Thursday, 21 August 2014

Abysmal carrots!

Carrots are usually a staple for the summer and into the winter but not this year.

The early sowing was almost a complete failure, there were so few germinating that I pulled them out in the end and sowed again in a different spot.

The second sowing in the polytunnel had a better germination rate but the seedlings have been slow to develop. Later sowings outside germinated reasonably well but, despite a mesh to stop carrot root fly, they are riddled with the worms and I will have to remove the carrots to try and prevent the worms pupating and causing more problems next year.

Why the failures? I had heard that other growers were struggling with germination during early spring, and this was put down to dry weather and it being unusually warm. Certainly with the second sowing in the polytunnel I ensured that I watered more frequently and watered the drill before I sowed the seed. Germination was better but it was a hot summer in the polytunnel and this has not been to the carrots' liking. By now we are usually eating plenty but I pulled one a couple of days ago and the carrot (well-flavoured) was too small to have more than a bite or two.

Why did the outdoor ones get carrot root fly? Unfortunately it can be difficult to judge when the carrot fly is on the wing, and it is a very small fly. Possibly it either got through the mesh or hatched from overwintering pupae underneath, although I think that was unlikely as the carrots were sown in a very different spot from the previous year's carrots. Certainly I have plenty of potential host plants around the croft and carrot root fly has become more of a problem, though never as bad as this.

Next year I plan to grow the carrots in tubs and avoid the vegetable patch to try and break the cycle. Even with removing the carrots and, hopefully eradicating the fly larvae, I would expect a few to slip through. If they are in deep tubs, new growing medium and in the other polytunnel I expect to get a clean crop. I'll let you know!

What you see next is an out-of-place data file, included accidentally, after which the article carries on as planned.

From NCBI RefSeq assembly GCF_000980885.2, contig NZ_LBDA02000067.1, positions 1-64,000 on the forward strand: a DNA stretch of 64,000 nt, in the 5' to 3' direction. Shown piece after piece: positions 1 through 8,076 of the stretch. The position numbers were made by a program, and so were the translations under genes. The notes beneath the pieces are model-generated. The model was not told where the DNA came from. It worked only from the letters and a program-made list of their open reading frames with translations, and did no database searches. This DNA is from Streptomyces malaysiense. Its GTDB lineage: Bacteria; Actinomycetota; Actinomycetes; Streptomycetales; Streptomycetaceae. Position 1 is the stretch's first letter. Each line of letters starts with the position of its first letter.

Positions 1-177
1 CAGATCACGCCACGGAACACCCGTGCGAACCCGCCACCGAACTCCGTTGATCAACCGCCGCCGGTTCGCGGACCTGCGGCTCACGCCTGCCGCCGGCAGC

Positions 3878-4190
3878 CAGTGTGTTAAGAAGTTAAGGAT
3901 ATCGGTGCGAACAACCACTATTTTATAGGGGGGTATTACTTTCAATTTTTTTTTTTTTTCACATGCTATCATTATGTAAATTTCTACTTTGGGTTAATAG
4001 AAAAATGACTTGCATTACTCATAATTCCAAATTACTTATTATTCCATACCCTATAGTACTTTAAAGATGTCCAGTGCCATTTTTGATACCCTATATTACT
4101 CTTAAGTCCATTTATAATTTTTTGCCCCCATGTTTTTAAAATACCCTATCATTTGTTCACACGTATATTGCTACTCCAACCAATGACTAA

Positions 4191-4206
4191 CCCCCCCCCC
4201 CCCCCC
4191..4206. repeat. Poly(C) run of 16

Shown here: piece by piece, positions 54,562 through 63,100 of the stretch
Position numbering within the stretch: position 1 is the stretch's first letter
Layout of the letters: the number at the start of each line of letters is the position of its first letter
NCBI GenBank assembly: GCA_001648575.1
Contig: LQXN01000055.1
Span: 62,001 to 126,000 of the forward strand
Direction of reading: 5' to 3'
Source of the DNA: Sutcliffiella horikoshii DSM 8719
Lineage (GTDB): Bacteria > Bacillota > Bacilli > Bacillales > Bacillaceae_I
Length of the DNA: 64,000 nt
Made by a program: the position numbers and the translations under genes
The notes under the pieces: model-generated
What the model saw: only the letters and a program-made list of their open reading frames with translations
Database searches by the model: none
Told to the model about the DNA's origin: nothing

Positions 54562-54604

Monday, 11 August 2014

Be careful what you wish for!

We have been enjoying a wonderful summer, which has kept me busy outside in the vegetable garden, and watering copiously in the polytunnel.

Little rain has fallen since the potatoes went in and unfortunately the carrots have not appreciated the hot dry days. Onions have thrived with bulbs the size of tennis balls, and all from seed sown in January!

For days now I have watched the forecast in the hope that the showers indicated would help the potatoes, which are beginning to look in desperate need as the soil is dust dry. Nothing has arrived of any note; drizzle which made the foliage damp. I did resort to an earlier watering with the hose but the foliage is so thick that the hose needed to be put underneath it and consequently the watering was patchy. To get decent sized potatoes the plants need a reasonable quantity of water as they start to flower and boy did they get it last night!

The tail end of Hurricane Bertha arrived during the night with squally winds and heavy showers. The potatoes got the soaking they wanted and managed to withstand the wind, but my sunflowers at the end of the brassica patch are prostrate. The rain is unlikely to make much of a difference to the carrots, I should have watered more frequently during June/July, but a prolonged holiday didn't help with that plan.

I recently sowed some spinach, mizuna and rocket outside, and have been watering daily so now I can take a break from that for a few days. Even the polytunnel plants will benefit as water will flow through the ground under the tunnel and get to the deep roots which they are encouraged to develop. (The raised beds are only a few inches above the ground level, and I water well but not frequently, a good soak once a week or so when the plants are beyond seedling stage ensures they seek for water at deeper levels rather than relying on regular light waterings.)

I'll stop wishing for rain now as I have yet to assess the impact that the wind has had on the fruit trees, and if wishing for rain brings hurricanes, even if they are at the end of their strength, then I'll put up with watering by hand.